National Archives Inspector General Criticizes Presidential Libraries Artifacts Preservation
Contributed By: National Coalition for History
This week, National Archives and Records Administration’s (NARA) Inspector General (IG) issued an audit report critical of how Presidential Libraries are inventorying and preserving the over 500,000 artifacts entrusted to their care. For example, of the approximately 100,000 artifacts maintained by the Ronald Reagan Library, the IG’s office found the library had the information necessary to locate less than 20 percent of them.
The audit which was completed on October 26, 2007, examined the management of Presidential artifacts at six Presidential Libraries: The Franklin D. Roosevelt Library, the John F. Kennedy Library, the Gerald R. Ford Library, the Ronald Reagan Library, the George Bush Library, and the William J. Clinton Library. Unfortunately, the audit has not yet been made available online.
The audit called on the Archives to strengthen accountability and control over its artifacts. The IG found that:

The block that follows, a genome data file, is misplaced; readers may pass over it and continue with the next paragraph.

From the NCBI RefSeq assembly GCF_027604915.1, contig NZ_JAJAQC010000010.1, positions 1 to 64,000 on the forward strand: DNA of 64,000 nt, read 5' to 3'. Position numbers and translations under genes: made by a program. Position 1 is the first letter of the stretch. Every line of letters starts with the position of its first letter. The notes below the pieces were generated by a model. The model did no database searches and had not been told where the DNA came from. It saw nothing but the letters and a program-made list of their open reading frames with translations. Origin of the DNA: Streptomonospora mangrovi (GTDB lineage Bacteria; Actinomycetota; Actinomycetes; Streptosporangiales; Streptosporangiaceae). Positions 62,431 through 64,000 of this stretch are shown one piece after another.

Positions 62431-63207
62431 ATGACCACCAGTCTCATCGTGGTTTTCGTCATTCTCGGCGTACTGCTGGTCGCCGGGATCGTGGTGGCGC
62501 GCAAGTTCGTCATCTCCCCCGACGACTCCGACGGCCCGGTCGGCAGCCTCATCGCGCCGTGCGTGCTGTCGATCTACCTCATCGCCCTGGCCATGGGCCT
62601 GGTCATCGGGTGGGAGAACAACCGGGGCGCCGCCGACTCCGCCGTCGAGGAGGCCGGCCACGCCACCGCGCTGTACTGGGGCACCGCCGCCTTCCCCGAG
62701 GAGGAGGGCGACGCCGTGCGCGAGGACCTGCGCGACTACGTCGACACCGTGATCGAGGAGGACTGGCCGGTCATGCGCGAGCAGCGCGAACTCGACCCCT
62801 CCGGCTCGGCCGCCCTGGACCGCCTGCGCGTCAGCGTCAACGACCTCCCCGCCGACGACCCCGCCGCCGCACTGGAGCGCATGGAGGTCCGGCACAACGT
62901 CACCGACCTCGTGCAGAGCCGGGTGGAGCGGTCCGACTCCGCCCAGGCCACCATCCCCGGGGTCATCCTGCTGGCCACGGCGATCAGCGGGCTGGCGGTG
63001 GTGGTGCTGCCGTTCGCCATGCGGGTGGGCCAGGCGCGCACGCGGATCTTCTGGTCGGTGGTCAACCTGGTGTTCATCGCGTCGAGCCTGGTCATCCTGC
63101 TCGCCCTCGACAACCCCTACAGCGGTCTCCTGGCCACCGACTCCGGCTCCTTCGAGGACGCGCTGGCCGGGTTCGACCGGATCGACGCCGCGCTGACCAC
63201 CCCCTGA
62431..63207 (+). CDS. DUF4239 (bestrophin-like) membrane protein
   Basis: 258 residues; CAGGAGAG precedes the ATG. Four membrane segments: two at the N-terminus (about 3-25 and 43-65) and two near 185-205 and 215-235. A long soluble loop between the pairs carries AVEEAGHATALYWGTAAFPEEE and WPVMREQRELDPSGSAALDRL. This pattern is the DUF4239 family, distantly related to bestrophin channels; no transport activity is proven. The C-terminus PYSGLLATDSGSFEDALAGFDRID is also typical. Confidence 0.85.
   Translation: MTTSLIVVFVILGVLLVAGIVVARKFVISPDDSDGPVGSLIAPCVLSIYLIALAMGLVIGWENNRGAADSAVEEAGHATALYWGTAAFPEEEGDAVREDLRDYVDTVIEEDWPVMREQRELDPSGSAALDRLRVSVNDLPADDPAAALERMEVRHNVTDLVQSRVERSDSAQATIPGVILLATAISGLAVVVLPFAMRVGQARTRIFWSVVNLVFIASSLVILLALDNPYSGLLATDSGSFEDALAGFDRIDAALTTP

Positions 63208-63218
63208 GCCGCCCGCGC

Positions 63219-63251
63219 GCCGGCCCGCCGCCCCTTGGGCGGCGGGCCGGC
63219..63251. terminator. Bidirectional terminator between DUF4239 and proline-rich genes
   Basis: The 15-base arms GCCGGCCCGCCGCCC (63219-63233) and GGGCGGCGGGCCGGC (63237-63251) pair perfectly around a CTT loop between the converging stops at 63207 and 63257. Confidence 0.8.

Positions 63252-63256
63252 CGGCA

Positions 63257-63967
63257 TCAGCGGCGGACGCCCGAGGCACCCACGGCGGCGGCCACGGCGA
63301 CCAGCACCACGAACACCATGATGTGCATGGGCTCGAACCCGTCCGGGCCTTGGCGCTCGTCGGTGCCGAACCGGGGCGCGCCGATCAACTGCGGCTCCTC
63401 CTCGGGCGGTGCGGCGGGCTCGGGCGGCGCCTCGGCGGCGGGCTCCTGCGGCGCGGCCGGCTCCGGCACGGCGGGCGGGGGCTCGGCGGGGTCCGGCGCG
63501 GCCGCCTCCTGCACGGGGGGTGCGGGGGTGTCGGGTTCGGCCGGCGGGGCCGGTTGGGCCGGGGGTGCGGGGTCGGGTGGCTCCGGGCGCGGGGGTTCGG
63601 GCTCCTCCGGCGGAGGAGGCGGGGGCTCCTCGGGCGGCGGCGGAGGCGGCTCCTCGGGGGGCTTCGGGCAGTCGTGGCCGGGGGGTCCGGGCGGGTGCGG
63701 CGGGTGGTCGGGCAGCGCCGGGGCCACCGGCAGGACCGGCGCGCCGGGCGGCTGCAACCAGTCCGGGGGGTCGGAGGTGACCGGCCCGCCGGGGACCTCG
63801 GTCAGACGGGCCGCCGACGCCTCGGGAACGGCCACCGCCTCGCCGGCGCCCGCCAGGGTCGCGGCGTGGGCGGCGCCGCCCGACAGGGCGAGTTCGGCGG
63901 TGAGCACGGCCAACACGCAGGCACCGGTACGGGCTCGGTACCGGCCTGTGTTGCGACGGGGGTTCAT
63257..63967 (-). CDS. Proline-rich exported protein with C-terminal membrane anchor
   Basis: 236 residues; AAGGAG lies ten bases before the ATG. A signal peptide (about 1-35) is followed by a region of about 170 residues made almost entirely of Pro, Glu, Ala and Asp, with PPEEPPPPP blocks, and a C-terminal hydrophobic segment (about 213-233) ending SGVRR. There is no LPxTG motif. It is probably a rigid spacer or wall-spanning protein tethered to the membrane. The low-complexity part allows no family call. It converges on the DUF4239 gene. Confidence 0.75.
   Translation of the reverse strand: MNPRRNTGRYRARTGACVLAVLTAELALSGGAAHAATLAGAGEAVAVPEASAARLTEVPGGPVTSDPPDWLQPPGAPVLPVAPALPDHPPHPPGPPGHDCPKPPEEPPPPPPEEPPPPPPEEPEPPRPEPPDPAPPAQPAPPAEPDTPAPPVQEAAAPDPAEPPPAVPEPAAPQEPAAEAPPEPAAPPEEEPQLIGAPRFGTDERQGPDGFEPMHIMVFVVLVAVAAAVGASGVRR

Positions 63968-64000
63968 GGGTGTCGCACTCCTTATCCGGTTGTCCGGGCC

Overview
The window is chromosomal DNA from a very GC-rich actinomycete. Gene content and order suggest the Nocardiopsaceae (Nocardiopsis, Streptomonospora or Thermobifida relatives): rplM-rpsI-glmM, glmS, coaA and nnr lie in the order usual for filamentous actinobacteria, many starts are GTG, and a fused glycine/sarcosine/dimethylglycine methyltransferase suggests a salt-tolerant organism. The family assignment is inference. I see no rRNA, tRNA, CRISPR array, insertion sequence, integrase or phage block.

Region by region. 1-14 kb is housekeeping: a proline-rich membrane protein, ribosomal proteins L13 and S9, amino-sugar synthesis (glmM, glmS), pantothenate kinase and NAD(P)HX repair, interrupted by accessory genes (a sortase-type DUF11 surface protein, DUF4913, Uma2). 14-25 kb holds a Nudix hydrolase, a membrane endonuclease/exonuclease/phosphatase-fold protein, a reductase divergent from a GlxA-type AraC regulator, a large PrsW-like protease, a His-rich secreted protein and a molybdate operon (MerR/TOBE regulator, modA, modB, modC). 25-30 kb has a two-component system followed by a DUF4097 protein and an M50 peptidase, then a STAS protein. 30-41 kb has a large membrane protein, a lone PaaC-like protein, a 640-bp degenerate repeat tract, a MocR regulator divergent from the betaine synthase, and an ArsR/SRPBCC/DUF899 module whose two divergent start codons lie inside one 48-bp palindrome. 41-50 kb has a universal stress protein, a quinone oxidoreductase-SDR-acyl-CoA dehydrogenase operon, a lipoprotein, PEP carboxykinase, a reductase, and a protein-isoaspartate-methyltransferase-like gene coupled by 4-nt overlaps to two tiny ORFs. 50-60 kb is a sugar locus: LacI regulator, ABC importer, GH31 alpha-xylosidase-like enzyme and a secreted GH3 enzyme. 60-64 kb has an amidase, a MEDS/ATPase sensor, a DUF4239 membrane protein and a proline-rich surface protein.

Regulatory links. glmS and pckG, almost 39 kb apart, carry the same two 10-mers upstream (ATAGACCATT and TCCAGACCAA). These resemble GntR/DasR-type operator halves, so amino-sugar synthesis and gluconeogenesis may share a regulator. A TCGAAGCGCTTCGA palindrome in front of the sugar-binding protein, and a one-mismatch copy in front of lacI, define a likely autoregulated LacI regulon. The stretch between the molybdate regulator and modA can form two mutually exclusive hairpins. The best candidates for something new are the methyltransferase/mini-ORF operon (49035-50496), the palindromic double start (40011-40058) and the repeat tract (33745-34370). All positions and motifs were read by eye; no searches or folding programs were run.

- NARA is not accounting for artifacts in a timely manner;
- Technical and management controls over the automated database used by NARA to manage its collection need to be strengthened;
- NARA should deaccession items that do not warrant long-term retention and drain scarce resources from higher priority artifacts;
- Some artifacts are not maintained in appropriate space; and
- NARA does not have a comprehensive list identifying “at risk” artifacts in need of preservation.
In response to the audit, Archivist of the United States Allen Weinstein said, “The National Archives encouraged the Inspector General’s office to perform this audit. These artifacts are a very important part of the preservation of our national heritage and I endorse the recommendations in the final report.”
Keywords: National Archives and Records Administration, audit, NARA, preservation techniques
Posted: November 9, 2007
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